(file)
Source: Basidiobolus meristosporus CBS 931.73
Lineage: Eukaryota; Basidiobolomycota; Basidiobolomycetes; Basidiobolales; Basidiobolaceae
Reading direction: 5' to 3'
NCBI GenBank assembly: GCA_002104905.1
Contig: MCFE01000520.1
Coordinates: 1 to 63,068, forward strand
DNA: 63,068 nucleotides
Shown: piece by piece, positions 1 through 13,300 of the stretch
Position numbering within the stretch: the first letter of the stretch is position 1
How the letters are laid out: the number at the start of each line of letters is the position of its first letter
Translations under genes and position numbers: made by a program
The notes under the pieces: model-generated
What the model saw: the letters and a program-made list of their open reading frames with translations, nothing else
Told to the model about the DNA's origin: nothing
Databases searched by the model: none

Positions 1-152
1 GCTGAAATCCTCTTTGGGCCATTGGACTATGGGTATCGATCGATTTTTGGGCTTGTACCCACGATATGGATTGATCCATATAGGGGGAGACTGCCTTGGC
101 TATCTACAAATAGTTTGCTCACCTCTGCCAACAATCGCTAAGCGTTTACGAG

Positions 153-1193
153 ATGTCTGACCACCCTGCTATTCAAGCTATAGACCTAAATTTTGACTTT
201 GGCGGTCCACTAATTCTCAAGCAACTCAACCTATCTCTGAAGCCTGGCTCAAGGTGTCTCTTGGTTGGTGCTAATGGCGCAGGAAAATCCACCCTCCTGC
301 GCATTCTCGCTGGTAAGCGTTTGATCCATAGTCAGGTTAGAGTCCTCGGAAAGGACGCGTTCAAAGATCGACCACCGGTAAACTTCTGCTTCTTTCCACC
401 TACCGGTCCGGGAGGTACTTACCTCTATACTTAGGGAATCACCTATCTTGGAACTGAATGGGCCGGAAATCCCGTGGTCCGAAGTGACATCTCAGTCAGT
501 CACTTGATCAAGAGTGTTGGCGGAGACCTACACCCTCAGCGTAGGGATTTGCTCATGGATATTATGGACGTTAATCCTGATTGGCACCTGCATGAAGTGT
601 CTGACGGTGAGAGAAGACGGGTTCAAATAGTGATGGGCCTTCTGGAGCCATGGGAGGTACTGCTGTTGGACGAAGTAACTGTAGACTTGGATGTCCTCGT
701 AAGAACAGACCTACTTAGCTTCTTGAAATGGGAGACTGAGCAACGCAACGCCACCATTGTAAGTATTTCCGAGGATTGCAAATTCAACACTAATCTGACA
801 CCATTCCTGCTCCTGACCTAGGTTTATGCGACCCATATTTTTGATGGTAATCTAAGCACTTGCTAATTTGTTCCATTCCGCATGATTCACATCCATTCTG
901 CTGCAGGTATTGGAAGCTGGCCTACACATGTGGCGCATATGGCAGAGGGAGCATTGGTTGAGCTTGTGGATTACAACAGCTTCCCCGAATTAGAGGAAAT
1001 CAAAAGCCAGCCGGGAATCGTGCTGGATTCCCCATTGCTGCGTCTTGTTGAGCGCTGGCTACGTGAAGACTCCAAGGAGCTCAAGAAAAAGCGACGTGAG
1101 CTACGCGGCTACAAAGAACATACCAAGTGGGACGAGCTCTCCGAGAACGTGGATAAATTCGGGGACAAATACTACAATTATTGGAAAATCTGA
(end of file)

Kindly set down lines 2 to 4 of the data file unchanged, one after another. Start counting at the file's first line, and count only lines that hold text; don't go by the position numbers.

Lineage: Eukaryota; Basidiobolomycota; Basidiobolomycetes; Basidiobolales; Basidiobolaceae
Reading direction: 5' to 3'
NCBI GenBank assembly: GCA_002104905.1